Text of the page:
The reflex adoption of whatever form of feminist theory and activism is locally dominant also positions profeminist men as passive, and this is the third problem here. It is difficult to see how this approach fosters ‘ownership’ of or a meaningful commitment to feminist ideas. Men’s support for feminism should mean actively engaging with feminist theories and making them their ‘own’, rather than uncritically taking on whatever they encounter first (Brod 1998; Harding 1998). Certainly, listening to women is fundamental in this kind of work, because it recognises “women’s epistemic privilege in the form of first-hand experiences of gender oppression” (Göransson 2014). This does not, however, mean leaving it to women to undertake the intellectual labour involved in being profeminist on men’s behalf, nor leaving it to women to ‘train’ men in feminist theory, so that they do not have to do the hard work involved in reflecting on and applying it to their own lives and practices (Castelino 2014). In other words, men who support feminism must be autonomous moral agents, taking the onus for their own personal and social politics, rather than turning all such responsibility over to women (Brod 1998). We return to more effective strategies for accountability further below.

In response to the question Which feminism? then, it is not good enough to answer, “Whichever feminisms are held by the women and organisations to whom I am/we are accountable”. Whilst accountability is a vital political principle, it does not remove the challenge of critically assessing and adopting specific feminist theories.

Dilemmas of Praxis

It is important to recognise that there are also a number of dilemmas and issues of practice which are posed for profeminist men and the engaging men field when choosing between different feminist theories. We will discuss some of these further now.

Gaps Between Profeminism and Feminism

First of all, we need to consider the very purpose of profeminist men’s work: is it simply to mirror or echo feminism more broadly? If so, then the specific feminist approach in question, and the strength of its project of social change, is relatively unimportant, so long as that original goal of replication has been achieved. Yet, this in itself again asks relatively little of men who are serious about applying profeminist praxis. On the other hand, if profeminism develops independently from feminism to such a degree that the links in theory and practice between the two become largely disconnected, then arguably it could no longer be considered profeminist. The solution to this dilemma for profeminist men may lie in finding a balance in practice, between listening to and supporting feminist theories, and reflecting upon and applying what are believed to be the most powerful of those for their own context.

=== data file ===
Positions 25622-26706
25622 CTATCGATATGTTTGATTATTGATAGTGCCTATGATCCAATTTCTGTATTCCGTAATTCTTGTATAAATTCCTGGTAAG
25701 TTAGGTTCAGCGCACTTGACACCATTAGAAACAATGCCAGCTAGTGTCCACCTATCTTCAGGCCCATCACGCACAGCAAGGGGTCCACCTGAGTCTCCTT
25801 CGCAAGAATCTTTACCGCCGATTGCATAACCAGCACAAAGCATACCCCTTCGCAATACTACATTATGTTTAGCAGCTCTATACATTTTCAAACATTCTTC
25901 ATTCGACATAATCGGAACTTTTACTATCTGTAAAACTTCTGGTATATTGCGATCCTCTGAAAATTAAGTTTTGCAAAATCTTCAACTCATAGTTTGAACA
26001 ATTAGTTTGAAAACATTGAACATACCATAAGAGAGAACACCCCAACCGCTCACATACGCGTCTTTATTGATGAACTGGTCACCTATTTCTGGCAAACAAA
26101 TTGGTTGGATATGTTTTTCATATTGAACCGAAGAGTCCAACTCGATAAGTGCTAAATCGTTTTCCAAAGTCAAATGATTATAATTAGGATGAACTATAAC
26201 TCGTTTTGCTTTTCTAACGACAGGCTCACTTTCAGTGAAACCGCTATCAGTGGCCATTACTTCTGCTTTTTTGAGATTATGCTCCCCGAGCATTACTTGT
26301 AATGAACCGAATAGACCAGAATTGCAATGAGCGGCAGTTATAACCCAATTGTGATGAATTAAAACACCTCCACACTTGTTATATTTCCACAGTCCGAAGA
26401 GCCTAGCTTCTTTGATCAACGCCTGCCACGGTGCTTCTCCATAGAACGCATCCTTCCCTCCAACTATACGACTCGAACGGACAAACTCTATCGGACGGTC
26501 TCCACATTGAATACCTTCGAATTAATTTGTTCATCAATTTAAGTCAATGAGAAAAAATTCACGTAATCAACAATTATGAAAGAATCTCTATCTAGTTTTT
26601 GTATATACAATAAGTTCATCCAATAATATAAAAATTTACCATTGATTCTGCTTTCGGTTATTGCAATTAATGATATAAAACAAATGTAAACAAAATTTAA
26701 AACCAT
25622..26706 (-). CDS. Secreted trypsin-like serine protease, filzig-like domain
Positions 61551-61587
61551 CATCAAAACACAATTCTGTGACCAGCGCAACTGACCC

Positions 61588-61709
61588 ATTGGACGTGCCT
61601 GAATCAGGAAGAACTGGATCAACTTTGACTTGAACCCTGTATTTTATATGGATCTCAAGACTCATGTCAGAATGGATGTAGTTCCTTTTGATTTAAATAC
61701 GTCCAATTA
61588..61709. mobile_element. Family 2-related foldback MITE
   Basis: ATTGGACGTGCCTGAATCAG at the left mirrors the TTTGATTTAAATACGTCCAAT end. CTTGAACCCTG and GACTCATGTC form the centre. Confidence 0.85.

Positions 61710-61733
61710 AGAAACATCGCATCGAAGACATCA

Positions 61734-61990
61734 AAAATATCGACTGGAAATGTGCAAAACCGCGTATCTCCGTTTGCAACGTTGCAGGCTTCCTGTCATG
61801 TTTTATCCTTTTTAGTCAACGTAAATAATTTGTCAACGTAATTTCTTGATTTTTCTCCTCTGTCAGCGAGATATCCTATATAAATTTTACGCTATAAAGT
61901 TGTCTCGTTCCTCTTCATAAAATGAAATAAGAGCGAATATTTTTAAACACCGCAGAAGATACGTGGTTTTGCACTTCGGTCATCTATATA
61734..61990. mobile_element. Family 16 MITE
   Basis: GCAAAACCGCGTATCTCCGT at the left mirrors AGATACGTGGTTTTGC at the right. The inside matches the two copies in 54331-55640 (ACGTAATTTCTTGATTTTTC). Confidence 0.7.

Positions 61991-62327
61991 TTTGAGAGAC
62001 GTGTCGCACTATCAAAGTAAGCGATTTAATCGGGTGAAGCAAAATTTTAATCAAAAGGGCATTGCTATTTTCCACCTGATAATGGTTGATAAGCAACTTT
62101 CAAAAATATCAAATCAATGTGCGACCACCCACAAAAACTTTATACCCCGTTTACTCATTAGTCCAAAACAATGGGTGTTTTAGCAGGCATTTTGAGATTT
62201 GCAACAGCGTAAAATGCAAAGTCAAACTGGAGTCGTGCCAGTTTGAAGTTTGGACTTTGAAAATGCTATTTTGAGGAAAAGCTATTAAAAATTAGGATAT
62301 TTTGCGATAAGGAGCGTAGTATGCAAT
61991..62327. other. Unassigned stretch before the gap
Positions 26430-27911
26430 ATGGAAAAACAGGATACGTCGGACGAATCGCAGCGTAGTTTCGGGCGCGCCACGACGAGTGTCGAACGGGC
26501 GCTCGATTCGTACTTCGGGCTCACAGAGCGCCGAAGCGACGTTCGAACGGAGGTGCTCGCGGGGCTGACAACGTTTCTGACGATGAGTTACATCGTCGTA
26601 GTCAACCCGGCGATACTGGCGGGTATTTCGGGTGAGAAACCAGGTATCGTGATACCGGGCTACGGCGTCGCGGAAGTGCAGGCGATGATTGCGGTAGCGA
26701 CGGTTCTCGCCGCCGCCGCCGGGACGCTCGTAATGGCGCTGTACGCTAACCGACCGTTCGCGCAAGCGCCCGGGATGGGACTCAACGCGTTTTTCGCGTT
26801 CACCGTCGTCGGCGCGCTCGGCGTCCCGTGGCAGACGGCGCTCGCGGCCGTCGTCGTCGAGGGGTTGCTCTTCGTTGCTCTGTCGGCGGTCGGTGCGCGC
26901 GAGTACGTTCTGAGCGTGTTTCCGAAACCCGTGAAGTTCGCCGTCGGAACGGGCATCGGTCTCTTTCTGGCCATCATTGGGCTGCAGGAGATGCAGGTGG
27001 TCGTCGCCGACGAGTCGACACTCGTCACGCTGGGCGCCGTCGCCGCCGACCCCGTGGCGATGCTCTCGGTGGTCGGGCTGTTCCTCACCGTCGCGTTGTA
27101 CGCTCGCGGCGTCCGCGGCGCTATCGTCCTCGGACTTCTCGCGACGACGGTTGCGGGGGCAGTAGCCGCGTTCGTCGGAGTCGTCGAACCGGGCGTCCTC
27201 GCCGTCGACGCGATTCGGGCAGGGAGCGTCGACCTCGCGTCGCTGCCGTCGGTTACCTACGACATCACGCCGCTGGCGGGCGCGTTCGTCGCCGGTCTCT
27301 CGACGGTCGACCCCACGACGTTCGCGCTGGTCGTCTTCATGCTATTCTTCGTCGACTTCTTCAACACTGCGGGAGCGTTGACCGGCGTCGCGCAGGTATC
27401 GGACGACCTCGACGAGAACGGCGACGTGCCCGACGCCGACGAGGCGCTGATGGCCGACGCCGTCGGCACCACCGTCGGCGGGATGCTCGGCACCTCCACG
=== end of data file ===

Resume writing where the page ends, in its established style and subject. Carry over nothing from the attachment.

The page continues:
There may already be a gap between the feminisms of the engaging men field and those which characterise feminist advocacy more broadly. For example, work with men still seems to lag behind other feminist social change projects in terms of its recognition of the intersections of gender with other forms of social difference and inequality and its acknowledgement of sexual diversity (Flood 2015; Peretz 2017). Of course, feminist advocacy itself is diverse and under continual threat, and there are feminist reasons for the engaging men field to resist troubling trends in gender justice practice and policy, whether they are hollowed out, neoliberal and individualised versions of feminism (Rottenberg 2014) or depoliticised anti-violence strategies (Hall 2015).

If there are gaps or tensions between the engaging men field and women’s movements, they may mirror those documented between masculinities scholarship and feminist scholarship. There is now something of a disconnect between contemporary feminist scholarship, a great deal of which is significantly influenced by postmodern, poststructuralist theorising and scholarship on men and masculinities, which continues to be strongly influenced by more modernist, structuralist modes of thinking (Beasley 2012, 2013, 2015). However, the latter is also true to some extent regarding feminist scholarship specifically on men’s violence against women, so critical studies on men and masculinities in particular may have remained more closely aligned with feminist work in this area, than with feminist theorising more broadly. Compared to much contemporary feminist theorising, critical studies on men and masculinities typically place greater emphasis on power as structural oppression, give greater emphasis to categories of identity and, arguably, have a greater orientation towards practice, activism and making social change. The extent to which contemporary research on men and masculinities can be said to be accountable to, and influenced by, feminist scholarship more generally is therefore debatable. Indeed, there has also long been scepticism from some feminist theorists about the extent to which men and masculinity scholarship measures up to its claims to be aligned with feminism (for example, see Ashe 2007; Castelino 2014; McCarry 2007; Robinson 2003). Meanwhile, O’Neill (2015) has suggested that contemporary scholarship on men and masculinities is moving further away from its ‘critical’ roots and relationship with feminism. This also brings into question the extent to which there is a relationship between efforts to engage men and boys in the prevention of violence against women, and contemporary scholarship on men and masculinities.

An Accountability Based on Critical Reflexivity